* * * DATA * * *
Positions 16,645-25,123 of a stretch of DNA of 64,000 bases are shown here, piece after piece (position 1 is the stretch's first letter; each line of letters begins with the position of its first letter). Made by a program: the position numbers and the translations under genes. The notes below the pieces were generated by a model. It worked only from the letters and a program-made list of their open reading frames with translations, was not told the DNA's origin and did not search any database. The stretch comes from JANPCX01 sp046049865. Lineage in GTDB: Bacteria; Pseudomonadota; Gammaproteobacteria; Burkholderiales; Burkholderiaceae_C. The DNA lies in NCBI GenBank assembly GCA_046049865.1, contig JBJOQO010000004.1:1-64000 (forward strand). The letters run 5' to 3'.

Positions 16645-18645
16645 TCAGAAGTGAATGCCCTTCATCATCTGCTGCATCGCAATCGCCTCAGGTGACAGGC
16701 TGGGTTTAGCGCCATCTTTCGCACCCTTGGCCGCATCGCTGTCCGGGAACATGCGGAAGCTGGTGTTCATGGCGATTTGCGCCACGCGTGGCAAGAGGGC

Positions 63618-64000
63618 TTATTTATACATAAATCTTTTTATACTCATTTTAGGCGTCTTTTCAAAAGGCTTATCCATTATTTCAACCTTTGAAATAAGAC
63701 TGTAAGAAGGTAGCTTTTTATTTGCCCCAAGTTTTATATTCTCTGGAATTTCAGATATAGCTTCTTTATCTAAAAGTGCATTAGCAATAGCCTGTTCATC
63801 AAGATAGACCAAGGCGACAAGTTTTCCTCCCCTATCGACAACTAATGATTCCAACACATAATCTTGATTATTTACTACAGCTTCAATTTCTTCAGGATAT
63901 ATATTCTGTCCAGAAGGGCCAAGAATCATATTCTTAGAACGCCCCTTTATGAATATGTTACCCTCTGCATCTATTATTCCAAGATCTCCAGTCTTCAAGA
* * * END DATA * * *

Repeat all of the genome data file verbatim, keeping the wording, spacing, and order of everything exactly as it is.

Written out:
Positions 16,645-25,123 of a stretch of DNA of 64,000 bases are shown here, piece after piece (position 1 is the stretch's first letter; each line of letters begins with the position of its first letter). Made by a program: the position numbers and the translations under genes. The notes below the pieces were generated by a model. It worked only from the letters and a program-made list of their open reading frames with translations, was not told the DNA's origin and did not search any database. The stretch comes from JANPCX01 sp046049865. Lineage in GTDB: Bacteria; Pseudomonadota; Gammaproteobacteria; Burkholderiales; Burkholderiaceae_C. The DNA lies in NCBI GenBank assembly GCA_046049865.1, contig JBJOQO010000004.1:1-64000 (forward strand). The letters run 5' to 3'.

Positions 16645-18645
16645 TCAGAAGTGAATGCCCTTCATCATCTGCTGCATCGCAATCGCCTCAGGTGACAGGC
16701 TGGGTTTAGCGCCATCTTTCGCACCCTTGGCCGCATCGCTGTCCGGGAACATGCGGAAGCTGGTGTTCATGGCGATTTGCGCCACGCGTGGCAAGAGGGC

Positions 63618-64000
63618 TTATTTATACATAAATCTTTTTATACTCATTTTAGGCGTCTTTTCAAAAGGCTTATCCATTATTTCAACCTTTGAAATAAGAC
63701 TGTAAGAAGGTAGCTTTTTATTTGCCCCAAGTTTTATATTCTCTGGAATTTCAGATATAGCTTCTTTATCTAAAAGTGCATTAGCAATAGCCTGTTCATC
63801 AAGATAGACCAAGGCGACAAGTTTTCCTCCCCTATCGACAACTAATGATTCCAACACATAATCTTGATTATTTACTACAGCTTCAATTTCTTCAGGATAT
63901 ATATTCTGTCCAGAAGGGCCAAGAATCATATTCTTAGAACGCCCCTTTATGAATATGTTACCCTCTGCATCTATTATTCCAAGATCTCCAGTCTTCAAGA